1944 The Atlanta Journal ran an editorial condemning ordinances recently passed in Milledgeville and Newnan (see Sept. 5, 1944 entry) levying high fees on union organizers, claiming they violated the right of free speech
1958 Television and stage comedian Jeff Foxworthy was born in Atlanta. He becomes famous for his humor about the South, especially his "You might be a redneck if. . . " jokes.
1976 Jimmy Carter, who earlier had launched his 1976 presidential campaign at the Little White House in Warm Springs, Georgia, returned on this day to kick off the final phase of his campaign with a gala at the Little White House.
1980 The University of Georgia opened its national championship football season by visiting the Tennessee Volunteers in Knoxville, Tenn. before the largest crowd (to that time) to ever see a college football game in the South. Little was expected of the Bulldogs after their disappointing 6-5 season in 1979. And indeed things did not start very well. Tennessee controlled the game for the first half and well into the third quarter, building a 15-0 lead. Then Tennessee safety Bill Bates fumbled a punt after a vicious hit; both teams scrambled for the ball but neither could control it as it went through the end zone for a safety making the score 15-2. Seeking a way to jump start his sluggish offense, Georgia Coach Vince Dooley inserted freshman running back Herschel Walker into the lineup.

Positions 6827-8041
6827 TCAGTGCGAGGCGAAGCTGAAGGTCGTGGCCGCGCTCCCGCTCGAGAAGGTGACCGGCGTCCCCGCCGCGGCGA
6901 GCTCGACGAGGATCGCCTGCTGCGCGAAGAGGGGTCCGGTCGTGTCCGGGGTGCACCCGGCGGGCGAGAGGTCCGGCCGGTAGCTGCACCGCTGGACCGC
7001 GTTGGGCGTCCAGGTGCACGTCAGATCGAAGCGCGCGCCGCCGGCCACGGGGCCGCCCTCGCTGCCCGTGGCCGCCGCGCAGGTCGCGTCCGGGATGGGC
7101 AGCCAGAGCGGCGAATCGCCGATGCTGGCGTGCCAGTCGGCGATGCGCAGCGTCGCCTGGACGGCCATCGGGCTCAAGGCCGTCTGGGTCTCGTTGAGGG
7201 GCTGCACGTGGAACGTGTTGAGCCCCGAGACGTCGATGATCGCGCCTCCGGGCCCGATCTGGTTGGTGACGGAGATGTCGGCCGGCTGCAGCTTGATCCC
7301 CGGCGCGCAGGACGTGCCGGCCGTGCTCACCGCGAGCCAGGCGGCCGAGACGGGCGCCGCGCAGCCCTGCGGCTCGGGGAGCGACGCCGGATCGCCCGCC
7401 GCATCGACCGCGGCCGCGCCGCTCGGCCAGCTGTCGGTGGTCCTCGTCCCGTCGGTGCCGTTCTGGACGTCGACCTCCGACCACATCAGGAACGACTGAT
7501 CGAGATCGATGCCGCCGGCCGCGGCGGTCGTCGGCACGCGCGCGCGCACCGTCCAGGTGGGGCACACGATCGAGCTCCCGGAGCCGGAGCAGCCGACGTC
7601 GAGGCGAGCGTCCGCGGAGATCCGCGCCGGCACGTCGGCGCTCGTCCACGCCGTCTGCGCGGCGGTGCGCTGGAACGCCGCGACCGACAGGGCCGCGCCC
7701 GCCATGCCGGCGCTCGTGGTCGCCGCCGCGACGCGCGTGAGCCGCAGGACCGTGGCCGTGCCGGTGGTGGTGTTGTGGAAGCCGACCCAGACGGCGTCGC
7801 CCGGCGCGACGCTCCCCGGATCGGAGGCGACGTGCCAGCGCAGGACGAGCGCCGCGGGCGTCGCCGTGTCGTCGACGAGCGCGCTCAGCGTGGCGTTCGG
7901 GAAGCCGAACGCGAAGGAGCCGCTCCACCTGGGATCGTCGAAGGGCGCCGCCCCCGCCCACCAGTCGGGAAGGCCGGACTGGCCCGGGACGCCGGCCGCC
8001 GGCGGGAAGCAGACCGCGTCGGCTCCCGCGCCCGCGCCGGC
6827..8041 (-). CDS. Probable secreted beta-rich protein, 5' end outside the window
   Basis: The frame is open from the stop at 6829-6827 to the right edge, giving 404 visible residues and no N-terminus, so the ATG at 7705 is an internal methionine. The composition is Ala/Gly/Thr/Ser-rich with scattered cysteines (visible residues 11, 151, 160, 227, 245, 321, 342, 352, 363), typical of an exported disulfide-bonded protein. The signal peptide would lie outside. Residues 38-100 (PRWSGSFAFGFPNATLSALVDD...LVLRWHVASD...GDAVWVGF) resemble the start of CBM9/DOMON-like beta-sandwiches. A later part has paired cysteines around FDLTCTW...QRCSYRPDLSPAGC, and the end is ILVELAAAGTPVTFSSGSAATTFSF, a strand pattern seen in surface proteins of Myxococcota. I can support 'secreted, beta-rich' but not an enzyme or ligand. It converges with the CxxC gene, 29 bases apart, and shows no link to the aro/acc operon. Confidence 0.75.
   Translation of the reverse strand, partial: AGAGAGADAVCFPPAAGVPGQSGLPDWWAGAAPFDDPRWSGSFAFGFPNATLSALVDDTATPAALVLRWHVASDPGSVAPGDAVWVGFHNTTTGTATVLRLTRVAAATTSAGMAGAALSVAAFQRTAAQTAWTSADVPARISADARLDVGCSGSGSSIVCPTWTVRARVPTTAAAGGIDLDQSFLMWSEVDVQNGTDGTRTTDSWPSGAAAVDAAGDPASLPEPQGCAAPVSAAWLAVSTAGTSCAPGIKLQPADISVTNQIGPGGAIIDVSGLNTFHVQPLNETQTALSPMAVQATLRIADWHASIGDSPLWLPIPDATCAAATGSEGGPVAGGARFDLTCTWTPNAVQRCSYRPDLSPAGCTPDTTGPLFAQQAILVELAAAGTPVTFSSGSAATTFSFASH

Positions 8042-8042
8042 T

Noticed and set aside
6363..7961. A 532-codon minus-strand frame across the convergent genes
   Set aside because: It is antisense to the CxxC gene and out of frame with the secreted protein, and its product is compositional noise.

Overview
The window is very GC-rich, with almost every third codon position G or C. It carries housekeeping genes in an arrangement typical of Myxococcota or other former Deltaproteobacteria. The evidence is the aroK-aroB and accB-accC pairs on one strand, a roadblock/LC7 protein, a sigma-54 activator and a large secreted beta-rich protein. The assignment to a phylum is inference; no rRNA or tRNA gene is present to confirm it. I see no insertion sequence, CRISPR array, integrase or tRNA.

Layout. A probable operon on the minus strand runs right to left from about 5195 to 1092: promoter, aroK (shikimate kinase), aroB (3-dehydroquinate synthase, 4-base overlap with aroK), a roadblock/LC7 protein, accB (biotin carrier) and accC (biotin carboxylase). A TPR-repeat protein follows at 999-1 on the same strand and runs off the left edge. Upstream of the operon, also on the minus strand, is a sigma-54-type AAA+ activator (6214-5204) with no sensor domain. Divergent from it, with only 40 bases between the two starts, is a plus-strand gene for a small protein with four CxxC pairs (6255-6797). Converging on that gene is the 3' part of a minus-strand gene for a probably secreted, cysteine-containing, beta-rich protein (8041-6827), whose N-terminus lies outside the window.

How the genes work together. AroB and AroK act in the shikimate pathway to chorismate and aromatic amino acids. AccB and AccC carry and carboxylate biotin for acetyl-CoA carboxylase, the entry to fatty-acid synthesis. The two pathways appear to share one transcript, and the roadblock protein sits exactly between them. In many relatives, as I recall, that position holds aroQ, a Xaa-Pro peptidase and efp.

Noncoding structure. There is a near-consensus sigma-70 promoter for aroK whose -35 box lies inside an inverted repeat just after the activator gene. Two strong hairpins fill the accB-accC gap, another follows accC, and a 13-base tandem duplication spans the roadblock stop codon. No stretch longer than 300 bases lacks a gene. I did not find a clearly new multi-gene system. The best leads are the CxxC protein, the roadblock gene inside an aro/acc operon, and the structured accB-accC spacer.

After a pass play moved the ball to the Tennessee sixteen yard line, Walker took a pitch out and exhibited his amazing grace and power. Deftly splitting two defenders he met Bill Bates just inside the ten yard line and proceeded to run over him on the way to scoring a touchdown. (Ironically, Walker and Bates would eventually be teammates on the professional Dallas Cowboys). Still trailing 15-9, the inspired Georgia defense held Tennessee and returned the ball to Herschel Walker.
Driving to the six yard line, the freshman sensation showed his speed by taking a pitch and outrunning blitzing Tennessee linebackers to the corner of the end zone. The extra point kick put Georgia ahead 16-15. Tennessee mounted a late challenge by driving to the Georgia four yard line, where the ball was stripped from a running back and recovered by Georgia. Walker's exploits earned him national notoriety and this big come from behind win propelled Georgia to an undefeated season and a national championship.